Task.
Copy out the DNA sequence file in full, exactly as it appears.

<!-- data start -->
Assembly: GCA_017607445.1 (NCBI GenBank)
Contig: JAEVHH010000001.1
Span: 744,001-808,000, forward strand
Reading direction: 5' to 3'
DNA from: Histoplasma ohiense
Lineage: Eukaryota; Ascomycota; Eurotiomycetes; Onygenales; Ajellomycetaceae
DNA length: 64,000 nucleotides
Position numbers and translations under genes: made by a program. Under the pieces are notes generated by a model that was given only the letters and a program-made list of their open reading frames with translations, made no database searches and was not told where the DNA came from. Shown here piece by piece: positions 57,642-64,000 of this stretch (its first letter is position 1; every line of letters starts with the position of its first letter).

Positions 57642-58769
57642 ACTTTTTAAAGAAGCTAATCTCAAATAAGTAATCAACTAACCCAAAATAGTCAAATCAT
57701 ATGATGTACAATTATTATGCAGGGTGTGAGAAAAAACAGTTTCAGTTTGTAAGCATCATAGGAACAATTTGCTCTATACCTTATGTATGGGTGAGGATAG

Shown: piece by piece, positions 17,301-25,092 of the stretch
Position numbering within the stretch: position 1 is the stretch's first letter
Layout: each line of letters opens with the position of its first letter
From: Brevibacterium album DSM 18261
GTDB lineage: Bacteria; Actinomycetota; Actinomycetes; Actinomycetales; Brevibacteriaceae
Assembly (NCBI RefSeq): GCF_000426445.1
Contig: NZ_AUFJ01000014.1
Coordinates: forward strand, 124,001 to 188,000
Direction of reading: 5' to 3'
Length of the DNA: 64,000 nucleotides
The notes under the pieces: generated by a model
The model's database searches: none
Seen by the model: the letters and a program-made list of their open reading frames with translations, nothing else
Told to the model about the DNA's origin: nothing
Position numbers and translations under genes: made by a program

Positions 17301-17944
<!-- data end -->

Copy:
Assembly: GCA_017607445.1 (NCBI GenBank)
Contig: JAEVHH010000001.1
Span: 744,001-808,000, forward strand
Reading direction: 5' to 3'
DNA from: Histoplasma ohiense
Lineage: Eukaryota; Ascomycota; Eurotiomycetes; Onygenales; Ajellomycetaceae
DNA length: 64,000 nucleotides
Position numbers and translations under genes: made by a program. Under the pieces are notes generated by a model that was given only the letters and a program-made list of their open reading frames with translations, made no database searches and was not told where the DNA came from. Shown here piece by piece: positions 57,642-64,000 of this stretch (its first letter is position 1; every line of letters starts with the position of its first letter).

Positions 57642-58769
57642 ACTTTTTAAAGAAGCTAATCTCAAATAAGTAATCAACTAACCCAAAATAGTCAAATCAT
57701 ATGATGTACAATTATTATGCAGGGTGTGAGAAAAAACAGTTTCAGTTTGTAAGCATCATAGGAACAATTTGCTCTATACCTTATGTATGGGTGAGGATAG

Shown: piece by piece, positions 17,301-25,092 of the stretch
Position numbering within the stretch: position 1 is the stretch's first letter
Layout: each line of letters opens with the position of its first letter
From: Brevibacterium album DSM 18261
GTDB lineage: Bacteria; Actinomycetota; Actinomycetes; Actinomycetales; Brevibacteriaceae
Assembly (NCBI RefSeq): GCF_000426445.1
Contig: NZ_AUFJ01000014.1
Coordinates: forward strand, 124,001 to 188,000
Direction of reading: 5' to 3'
Length of the DNA: 64,000 nucleotides
The notes under the pieces: generated by a model
The model's database searches: none
Seen by the model: the letters and a program-made list of their open reading frames with translations, nothing else
Told to the model about the DNA's origin: nothing
Position numbers and translations under genes: made by a program

Positions 17301-17944